A Deconstructive Reading of Chinua Achebe's Things Fall Apart<>/i>
This paper attempts a deconstructive reading of Chinua Achebe's Things Fall Apart. As the most popular work of fiction on the African continent, most critics have ascribed two major readings to the text, and these apparently chime with the author's stated raison d'être for the novel; to show the white man that African societies were culturally autonomous before the advent of colonialism and European cultural imposition, and also to show the materialistic and patriarchal leanings of the Igbo culture. Using the theory of deconstruction, a poststructuralist contemplation that thrives on decentring the contexts of language use to exhume instances of textual inconsistencies and contradictions, this study proposes to deconstruct the primary text to foreground a new interpretation. Taking a close look at the pointers of paradoxes, aporia, and impasses which all undermine the 'stated' rationale for the existence of the text, and how these could easily lead to ambiguity, this study emphasises the differences between the often 'stated' major themes and what is actually decipherable from the noticeable illustrations of language and narratological discrepancies. The research discovers that the author's presentation of traditional culture is skewed in a way that makes the introduction of a new way of life necessary. The paper pointedly redirects attention to the indices which emphasise this reading and concludes that despite the author's stated reason for writing the novel, the society of Umuofia is already experiencing fractures in its foundation, and that things actually began to fall apart long before the coming of the white man and his colonial enterprise.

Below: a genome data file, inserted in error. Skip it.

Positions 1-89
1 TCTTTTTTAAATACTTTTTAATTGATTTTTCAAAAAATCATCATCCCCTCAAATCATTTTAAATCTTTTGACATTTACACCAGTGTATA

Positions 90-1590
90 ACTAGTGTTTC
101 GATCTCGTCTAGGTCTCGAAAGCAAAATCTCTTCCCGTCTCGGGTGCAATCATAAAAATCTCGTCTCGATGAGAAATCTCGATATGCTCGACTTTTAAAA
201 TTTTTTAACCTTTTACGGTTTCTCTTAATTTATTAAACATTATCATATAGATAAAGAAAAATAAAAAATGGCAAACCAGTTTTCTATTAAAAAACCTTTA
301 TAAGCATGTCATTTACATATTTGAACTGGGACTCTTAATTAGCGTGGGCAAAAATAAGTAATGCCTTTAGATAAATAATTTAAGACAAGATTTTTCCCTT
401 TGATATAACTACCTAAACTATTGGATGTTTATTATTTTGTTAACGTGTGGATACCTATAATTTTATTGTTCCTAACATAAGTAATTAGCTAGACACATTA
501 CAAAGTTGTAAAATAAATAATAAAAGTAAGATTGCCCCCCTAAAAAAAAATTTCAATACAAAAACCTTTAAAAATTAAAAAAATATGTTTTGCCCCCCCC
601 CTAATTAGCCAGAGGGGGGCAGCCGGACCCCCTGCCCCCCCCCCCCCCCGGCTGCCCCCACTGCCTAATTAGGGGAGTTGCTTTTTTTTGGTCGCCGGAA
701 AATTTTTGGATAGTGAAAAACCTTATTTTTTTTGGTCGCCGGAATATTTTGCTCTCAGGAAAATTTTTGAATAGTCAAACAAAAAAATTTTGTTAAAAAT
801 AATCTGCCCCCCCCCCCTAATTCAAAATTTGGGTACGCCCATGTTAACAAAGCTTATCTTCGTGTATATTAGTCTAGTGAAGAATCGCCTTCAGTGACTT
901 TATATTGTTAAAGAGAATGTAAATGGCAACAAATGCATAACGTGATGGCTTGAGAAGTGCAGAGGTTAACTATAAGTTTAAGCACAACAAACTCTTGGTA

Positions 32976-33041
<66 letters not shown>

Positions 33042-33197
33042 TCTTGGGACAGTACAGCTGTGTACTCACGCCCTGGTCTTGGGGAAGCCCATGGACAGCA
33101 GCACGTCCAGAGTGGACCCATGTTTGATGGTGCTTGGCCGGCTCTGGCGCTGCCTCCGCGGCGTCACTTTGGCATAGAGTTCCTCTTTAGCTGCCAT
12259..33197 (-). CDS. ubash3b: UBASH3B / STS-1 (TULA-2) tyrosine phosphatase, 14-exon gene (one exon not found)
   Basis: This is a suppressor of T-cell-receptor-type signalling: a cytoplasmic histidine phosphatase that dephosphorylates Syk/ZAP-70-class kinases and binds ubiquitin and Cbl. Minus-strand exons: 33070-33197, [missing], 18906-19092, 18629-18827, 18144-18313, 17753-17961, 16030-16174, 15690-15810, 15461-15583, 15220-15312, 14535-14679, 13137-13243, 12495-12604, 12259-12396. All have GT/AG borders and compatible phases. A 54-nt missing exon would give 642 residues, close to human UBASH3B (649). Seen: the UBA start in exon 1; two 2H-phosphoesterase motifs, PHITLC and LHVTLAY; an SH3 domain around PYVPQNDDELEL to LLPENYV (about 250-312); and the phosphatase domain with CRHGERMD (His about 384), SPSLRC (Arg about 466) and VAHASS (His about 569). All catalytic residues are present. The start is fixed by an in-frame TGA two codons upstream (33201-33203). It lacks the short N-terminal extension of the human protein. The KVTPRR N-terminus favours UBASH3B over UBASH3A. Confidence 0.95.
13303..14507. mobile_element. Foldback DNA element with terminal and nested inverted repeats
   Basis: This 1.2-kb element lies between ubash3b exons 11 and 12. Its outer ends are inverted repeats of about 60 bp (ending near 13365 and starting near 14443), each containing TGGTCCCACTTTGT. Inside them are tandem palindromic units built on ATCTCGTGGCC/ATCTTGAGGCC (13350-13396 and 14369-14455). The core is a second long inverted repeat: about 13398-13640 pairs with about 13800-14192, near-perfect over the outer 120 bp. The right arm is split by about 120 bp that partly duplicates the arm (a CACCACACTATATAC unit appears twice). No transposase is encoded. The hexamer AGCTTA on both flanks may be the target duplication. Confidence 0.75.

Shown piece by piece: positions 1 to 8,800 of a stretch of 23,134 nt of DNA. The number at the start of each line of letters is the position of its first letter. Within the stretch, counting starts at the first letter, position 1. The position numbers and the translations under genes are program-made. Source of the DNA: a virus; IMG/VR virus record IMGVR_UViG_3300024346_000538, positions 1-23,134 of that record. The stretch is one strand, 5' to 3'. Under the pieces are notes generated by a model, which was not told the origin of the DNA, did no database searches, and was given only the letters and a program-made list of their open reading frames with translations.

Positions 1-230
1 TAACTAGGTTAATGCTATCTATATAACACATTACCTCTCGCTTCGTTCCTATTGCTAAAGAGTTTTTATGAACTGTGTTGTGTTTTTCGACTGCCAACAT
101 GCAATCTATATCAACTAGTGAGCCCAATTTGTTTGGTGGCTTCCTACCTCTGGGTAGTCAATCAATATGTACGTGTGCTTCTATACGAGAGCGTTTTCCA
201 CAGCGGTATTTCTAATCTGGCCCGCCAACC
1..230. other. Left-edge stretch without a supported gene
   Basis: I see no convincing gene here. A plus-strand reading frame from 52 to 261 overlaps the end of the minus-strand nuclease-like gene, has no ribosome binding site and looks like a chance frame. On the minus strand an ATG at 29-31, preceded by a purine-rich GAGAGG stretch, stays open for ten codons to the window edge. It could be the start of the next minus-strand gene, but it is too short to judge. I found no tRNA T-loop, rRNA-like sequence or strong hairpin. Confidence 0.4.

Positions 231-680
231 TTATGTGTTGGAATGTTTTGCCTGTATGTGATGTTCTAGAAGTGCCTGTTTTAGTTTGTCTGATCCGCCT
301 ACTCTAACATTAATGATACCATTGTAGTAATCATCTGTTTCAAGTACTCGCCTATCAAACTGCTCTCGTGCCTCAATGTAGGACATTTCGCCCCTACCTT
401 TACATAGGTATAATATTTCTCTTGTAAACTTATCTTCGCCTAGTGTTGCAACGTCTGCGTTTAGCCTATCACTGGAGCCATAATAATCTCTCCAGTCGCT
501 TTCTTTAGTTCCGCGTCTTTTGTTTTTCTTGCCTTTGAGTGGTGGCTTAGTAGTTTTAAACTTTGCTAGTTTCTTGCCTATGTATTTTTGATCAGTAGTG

Keywords: Things Fall Apart deconstruction, multiple readings, textual paradox, and inconsistencies